Date of Award


Document Type

MA Project - Restricted Access (SIA Only)

Project Type

MA Project - Curatorial Proposal

Degree Name

Master of Arts (MA)


Art Business

First Advisor

Eric Feng

Second Advisor

Agnes Berecz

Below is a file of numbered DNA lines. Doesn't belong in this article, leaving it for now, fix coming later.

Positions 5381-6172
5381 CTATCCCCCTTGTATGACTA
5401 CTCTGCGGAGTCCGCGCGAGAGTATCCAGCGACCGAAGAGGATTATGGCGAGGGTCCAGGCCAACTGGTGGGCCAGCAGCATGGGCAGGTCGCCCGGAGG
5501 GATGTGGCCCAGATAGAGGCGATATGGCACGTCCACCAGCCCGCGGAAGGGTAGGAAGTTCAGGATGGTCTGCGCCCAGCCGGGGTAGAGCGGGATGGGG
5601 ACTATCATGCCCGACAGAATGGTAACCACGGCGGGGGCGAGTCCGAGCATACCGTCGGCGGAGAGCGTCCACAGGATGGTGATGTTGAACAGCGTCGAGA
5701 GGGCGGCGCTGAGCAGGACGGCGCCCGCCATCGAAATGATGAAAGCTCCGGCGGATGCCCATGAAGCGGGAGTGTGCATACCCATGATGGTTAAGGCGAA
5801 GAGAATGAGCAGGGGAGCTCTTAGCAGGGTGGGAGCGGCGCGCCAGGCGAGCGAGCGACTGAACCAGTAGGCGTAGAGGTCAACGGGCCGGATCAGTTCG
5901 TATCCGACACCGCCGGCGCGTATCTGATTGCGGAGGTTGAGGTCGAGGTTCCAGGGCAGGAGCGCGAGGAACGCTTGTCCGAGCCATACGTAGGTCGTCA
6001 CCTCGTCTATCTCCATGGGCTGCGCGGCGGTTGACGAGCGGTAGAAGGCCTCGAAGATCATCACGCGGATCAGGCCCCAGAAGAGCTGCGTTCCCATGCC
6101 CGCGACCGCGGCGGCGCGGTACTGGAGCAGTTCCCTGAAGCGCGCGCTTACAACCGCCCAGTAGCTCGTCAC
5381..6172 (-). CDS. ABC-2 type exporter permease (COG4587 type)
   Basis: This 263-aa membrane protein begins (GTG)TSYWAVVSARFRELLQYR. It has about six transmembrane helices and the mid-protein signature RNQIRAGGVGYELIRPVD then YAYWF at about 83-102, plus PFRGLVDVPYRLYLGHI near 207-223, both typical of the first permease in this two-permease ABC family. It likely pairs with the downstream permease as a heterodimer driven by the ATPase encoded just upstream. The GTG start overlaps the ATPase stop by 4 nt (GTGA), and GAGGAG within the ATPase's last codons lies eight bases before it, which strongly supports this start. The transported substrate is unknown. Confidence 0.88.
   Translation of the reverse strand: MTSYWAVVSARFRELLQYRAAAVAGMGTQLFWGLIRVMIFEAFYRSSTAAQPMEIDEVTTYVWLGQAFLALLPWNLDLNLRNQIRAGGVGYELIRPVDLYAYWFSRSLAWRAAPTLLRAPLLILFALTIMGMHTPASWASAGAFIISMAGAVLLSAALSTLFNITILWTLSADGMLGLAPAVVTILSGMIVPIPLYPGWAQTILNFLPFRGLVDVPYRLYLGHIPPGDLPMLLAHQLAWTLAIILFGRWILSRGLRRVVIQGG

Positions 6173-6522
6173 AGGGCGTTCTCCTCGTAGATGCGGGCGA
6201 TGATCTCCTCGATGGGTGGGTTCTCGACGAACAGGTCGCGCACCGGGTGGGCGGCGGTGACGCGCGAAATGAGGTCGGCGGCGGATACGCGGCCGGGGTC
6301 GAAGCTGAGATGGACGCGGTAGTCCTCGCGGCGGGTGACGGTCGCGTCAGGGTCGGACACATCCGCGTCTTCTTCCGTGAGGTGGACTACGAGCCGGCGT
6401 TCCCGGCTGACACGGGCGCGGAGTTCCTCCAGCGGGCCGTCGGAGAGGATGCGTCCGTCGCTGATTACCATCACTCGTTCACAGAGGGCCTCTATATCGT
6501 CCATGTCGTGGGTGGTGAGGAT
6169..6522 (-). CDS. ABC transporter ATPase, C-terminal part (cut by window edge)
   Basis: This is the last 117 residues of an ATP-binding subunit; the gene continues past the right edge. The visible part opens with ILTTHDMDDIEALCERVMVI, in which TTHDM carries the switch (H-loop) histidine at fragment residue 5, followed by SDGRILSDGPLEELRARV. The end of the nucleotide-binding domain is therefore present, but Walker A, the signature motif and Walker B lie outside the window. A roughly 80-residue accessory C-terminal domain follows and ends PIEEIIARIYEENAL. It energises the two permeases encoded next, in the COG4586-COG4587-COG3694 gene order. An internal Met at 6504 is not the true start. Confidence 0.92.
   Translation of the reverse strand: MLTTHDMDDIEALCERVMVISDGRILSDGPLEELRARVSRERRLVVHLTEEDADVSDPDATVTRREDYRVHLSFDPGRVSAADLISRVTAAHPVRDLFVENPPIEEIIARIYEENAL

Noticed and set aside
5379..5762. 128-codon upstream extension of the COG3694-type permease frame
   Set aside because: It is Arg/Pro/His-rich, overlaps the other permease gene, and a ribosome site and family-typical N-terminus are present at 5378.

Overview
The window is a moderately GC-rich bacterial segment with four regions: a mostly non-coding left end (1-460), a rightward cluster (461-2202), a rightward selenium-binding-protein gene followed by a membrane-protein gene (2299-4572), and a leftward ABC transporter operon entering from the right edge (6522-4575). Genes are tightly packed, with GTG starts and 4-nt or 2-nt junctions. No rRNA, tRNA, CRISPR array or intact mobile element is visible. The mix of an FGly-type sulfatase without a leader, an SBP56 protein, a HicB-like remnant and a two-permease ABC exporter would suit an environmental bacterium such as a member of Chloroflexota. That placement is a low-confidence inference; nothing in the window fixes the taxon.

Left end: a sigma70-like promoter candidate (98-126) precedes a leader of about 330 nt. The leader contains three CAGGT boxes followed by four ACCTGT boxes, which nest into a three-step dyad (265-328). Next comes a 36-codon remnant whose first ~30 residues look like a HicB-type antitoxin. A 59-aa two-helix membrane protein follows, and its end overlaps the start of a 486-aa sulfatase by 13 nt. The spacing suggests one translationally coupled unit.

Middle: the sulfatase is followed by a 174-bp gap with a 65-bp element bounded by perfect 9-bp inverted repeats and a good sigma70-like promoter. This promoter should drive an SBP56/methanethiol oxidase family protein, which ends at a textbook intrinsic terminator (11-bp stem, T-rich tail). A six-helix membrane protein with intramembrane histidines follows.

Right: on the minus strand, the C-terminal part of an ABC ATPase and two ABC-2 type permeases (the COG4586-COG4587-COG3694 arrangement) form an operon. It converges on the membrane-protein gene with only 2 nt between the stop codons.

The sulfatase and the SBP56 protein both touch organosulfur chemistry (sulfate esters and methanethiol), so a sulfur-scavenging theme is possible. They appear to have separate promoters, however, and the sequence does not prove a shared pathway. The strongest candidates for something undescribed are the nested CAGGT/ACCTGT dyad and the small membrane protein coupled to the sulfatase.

Jade/Nephrite materials have been extensively used in the production of artefacts in the Chinese historical traditions due to which they are a notably significant aspect of the traditional Chinese culture. In China, it is mostly found in a variety of colours and primarily white mutton-fat nephrite, which has greater importance compared to other varieties. It became the most common hardstone utilised for the production of Chinese sculptures because of its abundance in the region and particularly in the Northern Province of Xinjiang as well as characteristics such as hardness, durability, subtlety, translucent colours, and protective features that provided advantages in making sculptures. The presence of the jade culture in China dates back to the Neolithic age with evidence related to Six Ritual Jades found in the Third Millennium BC of the Liangzhu culture. Nevertheless, the large-scale development of the tradition started with Imperial China. In the early periods of Chinese history, there was a significant division among numerous states known as the Warring States period (475 - 221 BC). However, the development of the Qin dynasty and the emergence of peaceful and philosophical traditions in the region resulted in the unity of these states under Emperor Qin. This also led to the emergence of jade culture in Chinese history where ancient jades started to be developed using material and primitive tools such as bamboo, stone, water, stone dust, and other types of available metals for producing symbols of political, philosophy, and social importance. Moreover, these items are primarily handmade using various eloquent and sophisticated techniques for engraving various types of symbols, characters, figures, and designs to highlight diverse meanings.